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Hide your kids, iRobot just got that ChemBot contract DARPA was shopping around last year, which means that before we know it, sentient bots will be oozing through keyholes and making really bad movies without regard for human life or decency. Probably. The project is a “multi-year, multi-million” R&D effort to build robots that are soft and flexible, and can squeeze through openings smaller than their actual “structural” dimensions. And of course the bots can’t be stupid piles of ooze, either, they’ll need to identify obstacles and report back findings. iRobot is teaming up with Harvard and MIT for the project, and expects to be working in research from fields as diverse as chemistry and “actuator technologies” to build the bots.

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Whoa, has it been a hot minute since we’ve seen a Pepper Pad 3 or what? Straight from the depths of left field comes Hanbit’s Pepper Pad 3, this time with a slightly more adept processor at the helm. Reportedly showcased ever-so-quietly at Computex (alongside a Tablet PC prototype), this critter was purportedly packing an Intel Atom CPU and a Linux-based OS. Further specifications included a 7-inch VGA touchscreen, QWERTY (loose interpreters, we see) keypad, integrated WiFi and a 20GB / 30GB hard drive. Not a clue when this thing is scheduled to slip out, but it will certainly give the Everun a run for its money in the ugly department.

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Garmin Nuvifone hands-on

It’s about time someone got his hands on a working Garmin Nuvifone. The folks at Laptop Magazine were lucky enough to spend some time with a prototype, reporting that the interface was snappy, the screen is nice and big, and the UI appears to be very GPS-centric. They tried the QWERTY keypad which is “spacious enough” and uses an auto-complete dictionary. The main interface presents a row of icons for calling, searching, and mapping, and finger swipes stream them across the screen. Included apps, at least in this model, were SMS, Google Search, email, and media player. All said, some apps didn’t load properly and some of the display units were frozen in bug limbo, but we’ll give Garmin a pass there as these were clearly early test units. So a couple questions remain: Is it still coming out Q3 of this year, and will it still run $499? Is it coming in white? Follow the read link for more impressions and hands-on pictures.

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If you were even the slightest bit intrigued by our hands-on with Samsung’s SC-HMX20C HD camcorder, you may be interested in seeing what we thought about it after a good bit of shooting. That’s right, the full review is ready and waiting over at Engadget HD. So, it’s a date?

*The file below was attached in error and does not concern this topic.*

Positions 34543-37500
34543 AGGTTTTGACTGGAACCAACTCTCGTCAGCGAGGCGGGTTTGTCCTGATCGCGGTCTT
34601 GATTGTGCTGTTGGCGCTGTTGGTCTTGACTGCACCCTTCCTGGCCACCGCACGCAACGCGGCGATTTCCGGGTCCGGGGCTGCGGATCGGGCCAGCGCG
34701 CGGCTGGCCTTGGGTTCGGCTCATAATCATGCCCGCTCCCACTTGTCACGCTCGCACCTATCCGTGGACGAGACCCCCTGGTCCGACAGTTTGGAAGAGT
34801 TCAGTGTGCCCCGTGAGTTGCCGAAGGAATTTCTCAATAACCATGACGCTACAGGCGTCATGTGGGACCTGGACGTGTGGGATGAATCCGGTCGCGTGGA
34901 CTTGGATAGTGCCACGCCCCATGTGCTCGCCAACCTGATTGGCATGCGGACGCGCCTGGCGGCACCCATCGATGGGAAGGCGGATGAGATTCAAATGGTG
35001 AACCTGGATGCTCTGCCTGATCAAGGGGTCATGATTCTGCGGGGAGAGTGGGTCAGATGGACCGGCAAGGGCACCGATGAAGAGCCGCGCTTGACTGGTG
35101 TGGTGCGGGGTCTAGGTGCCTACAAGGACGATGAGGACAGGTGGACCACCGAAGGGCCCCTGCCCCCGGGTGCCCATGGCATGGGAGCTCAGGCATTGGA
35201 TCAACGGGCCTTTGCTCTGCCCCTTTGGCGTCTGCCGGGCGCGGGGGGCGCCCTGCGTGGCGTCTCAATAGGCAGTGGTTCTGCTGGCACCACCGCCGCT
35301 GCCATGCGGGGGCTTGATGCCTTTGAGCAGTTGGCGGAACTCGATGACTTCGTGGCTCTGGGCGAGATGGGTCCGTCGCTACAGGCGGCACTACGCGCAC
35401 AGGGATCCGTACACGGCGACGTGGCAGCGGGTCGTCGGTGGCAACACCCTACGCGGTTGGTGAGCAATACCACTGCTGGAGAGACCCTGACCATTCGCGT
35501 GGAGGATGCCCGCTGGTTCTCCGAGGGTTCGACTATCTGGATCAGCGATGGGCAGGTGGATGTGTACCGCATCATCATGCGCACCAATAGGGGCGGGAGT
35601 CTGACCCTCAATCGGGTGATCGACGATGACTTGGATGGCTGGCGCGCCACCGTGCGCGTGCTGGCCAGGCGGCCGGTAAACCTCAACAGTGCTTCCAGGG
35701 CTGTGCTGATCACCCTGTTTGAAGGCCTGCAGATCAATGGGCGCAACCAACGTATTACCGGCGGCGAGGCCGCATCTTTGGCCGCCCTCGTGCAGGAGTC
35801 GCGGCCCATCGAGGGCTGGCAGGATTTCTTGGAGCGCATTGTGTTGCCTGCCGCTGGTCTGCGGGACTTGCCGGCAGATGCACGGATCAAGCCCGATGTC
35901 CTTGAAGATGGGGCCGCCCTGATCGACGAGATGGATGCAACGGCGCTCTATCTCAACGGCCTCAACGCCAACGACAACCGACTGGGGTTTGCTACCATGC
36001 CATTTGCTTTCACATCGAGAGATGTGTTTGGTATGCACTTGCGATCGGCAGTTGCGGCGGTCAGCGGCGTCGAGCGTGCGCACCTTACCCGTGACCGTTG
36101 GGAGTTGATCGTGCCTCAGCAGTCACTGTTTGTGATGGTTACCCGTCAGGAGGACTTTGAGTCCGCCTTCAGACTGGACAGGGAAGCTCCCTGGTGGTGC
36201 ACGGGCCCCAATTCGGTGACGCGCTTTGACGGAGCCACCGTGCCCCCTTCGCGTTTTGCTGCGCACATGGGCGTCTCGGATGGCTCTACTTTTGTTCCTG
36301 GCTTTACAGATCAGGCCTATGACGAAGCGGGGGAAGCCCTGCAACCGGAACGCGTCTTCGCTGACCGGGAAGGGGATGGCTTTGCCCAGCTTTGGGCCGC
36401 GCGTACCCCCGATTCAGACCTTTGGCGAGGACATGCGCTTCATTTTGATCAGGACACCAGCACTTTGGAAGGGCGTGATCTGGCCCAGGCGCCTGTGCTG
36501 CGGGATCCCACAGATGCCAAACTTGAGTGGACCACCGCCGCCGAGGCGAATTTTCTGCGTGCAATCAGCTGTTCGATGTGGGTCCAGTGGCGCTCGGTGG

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EA has made the Spore Creature Creator trial available for download on both Mac and PC. A while back EA promised simultaneous release for Mac and PC, and they seem to be on track with the Creature Creator which is available for purchase at $9.95.

The Spore Creature Creator is a preview and demo for the full Spore game, which is scheduled for release on September 7. As you might expect from the name the Creature Creator allows you to build and customize creatures which you’ll later be able to use in gameplay once the full game is released. I’ve been playing with the trial this morning and it does look very promising.

The Spore Creature Creator is Leopard and Intel Mac only. It requires at least an ATI X1600 or NVidia 7300 GT with 128 MB of Video RAM, or Intel Integrated GMA X3100. It will apparently not run on computers with the GMA 950 integrated graphics chipset on OS X (though, it will on Windows). The trial version can be downloaded directly from the Spore trial site.

Thanks, Shiraz!

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You already know about Firefox 3’s marquee new features, but now it’s time to dig deep and unearth the shortcuts, tweaks, and even Easter eggs that Mozilla marketing doesn’t mention. In honor of today’s official release of Firefox 3—at 10AM Pacific Time—let’s dive in past Firefox 3’s most talked-about feature-set into its lesser-known power uses, tricks, and customizations.

Shrink the Super-sized Back Button

The very first thing you notice in Firefox 3 is its extra large Back button. While it’s actually quite handy—less chance of missing your target!—if the Back button’s just too big for your tastes, it’s as easy as pie to reduce. Just right-click on Firefox’s toolbar, and choose Customize. In the dialog box, select “Use small icons.”

Adjust the Smart Location Bar’s Number of Suggestions

adjustsuggestion.pngThe Firefox 3 feature that you’ll get to know and love the most is the new smart location bar’s as-you-type suggestions that learn where you probably want to go as you browse. But if you’re feeling like the number of suggestions is too high or too low? Adjust it to your liking in Firefox’s configuration area. Here’s how.

  1. Enter about:config into the address bar and hit Enter.
  2. Press the “I”ll be carefull. I promise!” button. (Because you will be.)
  3. Enter browser.urlbar.maxRichResults in the Filter field to reach this preference.
  4. Set it to your desired number of suggestions. Three shown here.

Here’s another way to adjust the location bar behavior with an about:config tweak.

Shift+Delete Mistyped URL Suggestions